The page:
Among other observations, it is suggested that the Society take a lead in producing plans for courses on liturgy directed to church members as much as to ministers.
Volume 08, Number 02 Nov 1978
The presidential address for 1978 given by the Revd Dr A K Robertson. The emergence of the individual cup at the end of the 19th century for reasons of hygiene is noted and the debate at the Assemblies of 1908 and 1909 recounted, when it was agreed to permit its use to congregations who wished it, in spite of the Procurator ruling it illegal. The minority reports on both occasions, presented by Professor Cooper, are examined in detail. The bulk of the paper reviews the controversy from the perspective of the present time and a number of arguments are considered. The paper argues that this remains an innovation and that it stresses the reception at Communion rather than the action. It stems more from fastidiousness than hygiene, to which other options are available, and it ‘reduces the mystery’.
Graham Menteith, minister at Berwick-on-Tweed, analyses the pastoral needs of the bereaved and reviews the approaches of various denominations, and also of primitive peoples, to the ceremonies surrounding death. He calls for funeral orders which fully respond to the needs of the mourners and argues that this should include the opportunity for confession.
It has become common for there to be a children’s address early in a service of worship. These tend towards the entertaining and are too often not a genuine presentation of the gospel to children. The starting point is baptism; it must be based on Scripture, and should be aimed at spiritual growth. It could relate to the content of the sermon of the day. There should be training in worship in every congregational agency. There should be consistent active preparation with children and young people feeding not just into worship but community service. Use can be made of the festivals of the Christian Year. The topic is developed under the headings of fundamentals, preparation, themes and methods. Many examples are given of an initiative in a rural parish.
Macleod was not concerned so much with the externals of worship as with the doctrinal truths which form its basis. He was one of the principal architects of the Scottish Church Society, who emphasised the ‘catholic’ tradition expressed, for example, in the Scots Confession. He was influenced also by John McLeod Campbell and Edward Irving and was also a member of the Catholic Apostolic Church. The paper gives a very complete account of the emphases of the Society. It also describes the work of the Church Reform Committee, set up by the Assembly in 1896 of which Macleod was made Convener.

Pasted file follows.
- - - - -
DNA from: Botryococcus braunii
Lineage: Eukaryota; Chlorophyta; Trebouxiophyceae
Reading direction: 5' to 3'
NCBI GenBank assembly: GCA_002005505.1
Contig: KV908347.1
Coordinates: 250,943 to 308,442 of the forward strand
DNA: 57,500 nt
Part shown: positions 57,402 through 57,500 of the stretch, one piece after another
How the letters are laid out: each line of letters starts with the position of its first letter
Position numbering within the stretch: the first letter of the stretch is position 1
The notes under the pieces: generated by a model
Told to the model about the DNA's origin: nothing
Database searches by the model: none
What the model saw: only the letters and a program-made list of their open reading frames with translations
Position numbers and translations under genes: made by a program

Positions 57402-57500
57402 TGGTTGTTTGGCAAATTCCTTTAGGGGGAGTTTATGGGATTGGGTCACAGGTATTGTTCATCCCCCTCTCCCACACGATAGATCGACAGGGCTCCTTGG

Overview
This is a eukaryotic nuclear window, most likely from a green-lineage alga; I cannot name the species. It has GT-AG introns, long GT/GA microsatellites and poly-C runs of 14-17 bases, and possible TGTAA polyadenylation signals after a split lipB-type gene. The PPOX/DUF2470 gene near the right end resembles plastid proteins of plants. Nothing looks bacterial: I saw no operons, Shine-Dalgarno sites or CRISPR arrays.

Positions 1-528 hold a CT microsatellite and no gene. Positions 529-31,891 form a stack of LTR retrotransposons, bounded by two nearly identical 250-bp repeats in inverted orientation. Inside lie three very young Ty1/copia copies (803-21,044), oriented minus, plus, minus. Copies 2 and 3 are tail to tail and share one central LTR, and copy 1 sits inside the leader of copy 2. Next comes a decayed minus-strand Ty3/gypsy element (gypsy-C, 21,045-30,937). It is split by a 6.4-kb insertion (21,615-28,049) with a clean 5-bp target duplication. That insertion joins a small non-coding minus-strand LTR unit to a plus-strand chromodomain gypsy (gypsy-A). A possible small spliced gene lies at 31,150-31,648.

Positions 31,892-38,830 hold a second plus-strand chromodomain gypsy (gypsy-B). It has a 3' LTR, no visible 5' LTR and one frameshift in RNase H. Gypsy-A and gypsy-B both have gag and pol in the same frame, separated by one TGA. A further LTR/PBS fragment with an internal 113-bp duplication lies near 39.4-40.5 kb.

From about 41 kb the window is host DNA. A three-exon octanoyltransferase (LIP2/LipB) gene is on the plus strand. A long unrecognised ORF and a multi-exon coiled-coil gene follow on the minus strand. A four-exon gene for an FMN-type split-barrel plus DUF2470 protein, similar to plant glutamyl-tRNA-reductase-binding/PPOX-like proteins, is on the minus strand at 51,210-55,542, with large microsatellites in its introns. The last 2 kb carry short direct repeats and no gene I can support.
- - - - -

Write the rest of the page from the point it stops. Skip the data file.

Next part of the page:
This is the first part of a paper which examines the prayer of consecration in the Series II Communion service. In the words ‘make the memorial of his saving passion’, it is alleged that, whereas the Church of England sees itself as a broad church, this phrase seems to exclude those who believe that Christ, really present in the bread and wine, is offered to the Father while affirming those who would see Communion as a sign and a lively remembrance of Christ’s sacrifice. This part of the paper is an account of a response to this criticism made by the Bishop of Durham, Ian Ramsey, and tests how far his defence of the new form is valid. In doing so the author considers the meaning of words, not only those used in this liturgy but how the 1549 and later prayer books took the Latin of the Roman Rite into English, which the author finds wanting.
This gives an account of the Annual Meeting and the presidential paper by A K Robertson. There is reference to a visit from the Moderator to this meeting. Some changes had been made to the housing of the Library of the Society. The new President was to be the Revd Professor J K S Reid.